Do Degrees Matter in Astrology?

I have have slowly, over the course of a few years, come to the conclusion that degrees don't really matter in astrology except when used as a measuring tool or when introducing stars into the equation, and that they are in fact responsible for the subject's many incongruities, such as variable orbs, degree aspects, and unequal houses. Dividing a sign into degrees, dwads, decans, and so on, seems intriguing at first, but what it really does is entertain fanciful notions and makes astrology much more complicated than it really is. In my many years of personal observation, I have been unable to prove convincingly that a tight degree aspect between any two planets is stronger than a wide one. The type of energy exchange (sign aspect) seems to be far more important, and this is readily obvious when doing synastry. Sometimes a tight aspect(within a few degreees of orb) does seem more intense than a wide one, but at other times there seems to be no noticeable difference. It's more likely that the difference in intensity is due to other factors or basic planetary exchanges between two charts. Also, who is to lay down the law as to how many degrees between two particular planets is needed to produce an effective aspect -this has always been a contentious issue among astrologers. Degrees have also been responsible for dissecting the so-called birth chart(another amorphous construct) into a plethora of different house systems.

The truth is degrees don't really matter or are highly exxagerated -they are a man-made marthematical invention. The only thing that truly exists are planets and signs. Planets are obvious, but signs are spatial concepts, of which God has apparently chosen twelve. Yes astrology is a divine system that surpasses mathematical or scientific scrutiny. It is based on a perspectual or individual view of the heavens and its divisions and markers(planetary bodies) and is therefore more of a spiritual discipline than a material one. There are two basic spheres or planes: the apparently flat earth physical plane upon which we live, and a rotating heavenly torroidal field(or semi-dome) which contains the Sun, Moon, stars, and planets. The heavenly dome or sphere is tilted somewhat (23.5 degrees) from the Earth so that where the dome's equatorial plane intersects with the Earth's equatorial plane(equinox points) is where the zodiac begins or ends. True astrology is based on the seasons(tropical) rather than the stars(sidereal) which is why I do not accept the vedic premise. The Earth plane or ecliptic is then divided into twelve equal spaces(beginning at the vernal or spring equinox) to produce the twelve signs. Zodiac signs are not only spaces, but energies, aspects, and houses all at the same time. They are the clothes or characters the planets wear as they move through the zodiacal ecliptic. As the planets always move, their zodiacal positions will depend on the native's time and place of birth. The Earth plane itself(its eastern horizon) is also affected and becomes your Ascendant or Rising Sign(where the Sun rises), and it's opposite point is known as the Descendant(where the Sun sets). The highest point in the heavens (where the Sun culminates) is called the Midheaven or Zenith and the lowest or opposite point is the I.C. or Imun Coeli. These four points supposedly form the "cross" or basis of your so-called birth chart, but some astrologers use only the Ascendant for the houses and treat the Midheaven as a planet.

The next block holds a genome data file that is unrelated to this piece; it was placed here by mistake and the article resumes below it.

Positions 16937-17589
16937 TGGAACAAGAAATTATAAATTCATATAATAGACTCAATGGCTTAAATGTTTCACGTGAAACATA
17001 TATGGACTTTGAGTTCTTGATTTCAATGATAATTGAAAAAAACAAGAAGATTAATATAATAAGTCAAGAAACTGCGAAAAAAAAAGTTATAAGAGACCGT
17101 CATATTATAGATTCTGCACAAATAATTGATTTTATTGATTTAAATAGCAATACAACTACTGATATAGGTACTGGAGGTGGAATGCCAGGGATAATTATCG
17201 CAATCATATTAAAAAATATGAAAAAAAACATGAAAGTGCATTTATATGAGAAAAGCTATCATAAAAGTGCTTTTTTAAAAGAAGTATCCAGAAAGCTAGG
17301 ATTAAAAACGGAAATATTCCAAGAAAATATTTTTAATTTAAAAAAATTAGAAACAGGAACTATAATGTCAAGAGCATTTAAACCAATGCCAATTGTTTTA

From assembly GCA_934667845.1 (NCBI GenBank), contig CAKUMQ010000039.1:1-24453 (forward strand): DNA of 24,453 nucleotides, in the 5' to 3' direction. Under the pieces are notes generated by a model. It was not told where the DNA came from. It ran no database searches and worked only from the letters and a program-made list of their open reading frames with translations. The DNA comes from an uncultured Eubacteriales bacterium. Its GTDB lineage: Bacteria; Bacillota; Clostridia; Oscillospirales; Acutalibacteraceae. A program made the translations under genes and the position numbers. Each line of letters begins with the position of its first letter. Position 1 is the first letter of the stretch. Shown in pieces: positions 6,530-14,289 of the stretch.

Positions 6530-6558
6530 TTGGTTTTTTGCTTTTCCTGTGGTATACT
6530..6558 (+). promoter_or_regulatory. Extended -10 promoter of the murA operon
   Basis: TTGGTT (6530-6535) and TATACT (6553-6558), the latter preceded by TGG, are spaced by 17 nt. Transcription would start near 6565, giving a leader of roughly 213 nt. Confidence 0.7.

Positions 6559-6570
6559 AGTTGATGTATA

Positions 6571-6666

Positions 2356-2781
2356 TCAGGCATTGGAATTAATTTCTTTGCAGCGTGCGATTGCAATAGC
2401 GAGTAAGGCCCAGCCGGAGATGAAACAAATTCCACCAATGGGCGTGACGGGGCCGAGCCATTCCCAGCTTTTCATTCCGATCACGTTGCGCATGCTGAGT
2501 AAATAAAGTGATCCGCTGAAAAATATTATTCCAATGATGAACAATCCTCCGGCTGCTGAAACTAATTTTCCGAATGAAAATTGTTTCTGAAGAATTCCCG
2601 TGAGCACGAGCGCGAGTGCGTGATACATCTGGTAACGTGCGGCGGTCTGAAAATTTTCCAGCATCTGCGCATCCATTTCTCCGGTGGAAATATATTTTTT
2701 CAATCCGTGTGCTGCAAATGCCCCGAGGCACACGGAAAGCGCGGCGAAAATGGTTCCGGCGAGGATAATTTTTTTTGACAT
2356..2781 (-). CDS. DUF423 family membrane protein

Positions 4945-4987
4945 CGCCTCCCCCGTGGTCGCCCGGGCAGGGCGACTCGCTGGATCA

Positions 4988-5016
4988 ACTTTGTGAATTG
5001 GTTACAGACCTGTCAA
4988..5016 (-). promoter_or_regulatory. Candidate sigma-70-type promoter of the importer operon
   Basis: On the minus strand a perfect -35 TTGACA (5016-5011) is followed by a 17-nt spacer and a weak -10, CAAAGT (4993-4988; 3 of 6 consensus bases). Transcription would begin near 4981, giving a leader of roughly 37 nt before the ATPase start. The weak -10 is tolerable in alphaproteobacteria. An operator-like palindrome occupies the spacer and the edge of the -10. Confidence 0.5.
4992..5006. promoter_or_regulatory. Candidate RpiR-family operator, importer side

The Ascendant degree at birth is normally used to begin the Houses or spaces of your chart, but this was a relatively recent invention(800's AD). Ancient astrologers used the whole sign as the 1st house no matter what degree the Ascendant was in. It was hard enough to get the Ascendant sign right(which relies on an accurate birth time) much less the degree. So if Aries fell as your Ascendant ALL of Aries was your 1st house regardless of the degree. All of Taurus then became your second house and so on. Signs and houses(and aspects) were all interchangeable. As far as we know, however, houses did not come into popular use until around two millennia ago and perhaps even later. After the fall of the Roman empire in 476 AD, astrology fell to the Arabs or Muslims who made considerable changes to it, such as developing orbs and almutens and different house systems. It was then readopted by Europe and the Americas where it underwent further modification. So what we practice today in the Western world is an adulterated form of astrology with lots of unnecessary baggage. Only recently, in this 21st century, is the simple beauty and wisdom of astrology being restored, notably with the readoption of whole sign houses made popular by Robert Hand. But this is not enough. If whole sign houses are the truth, then we must go the inevitable step further and reintroduce whole sign aspects as well which would largely eliminate the use of degrees. Both these steps and others will finally clean up or liberate astrology from its Medieval shackles.

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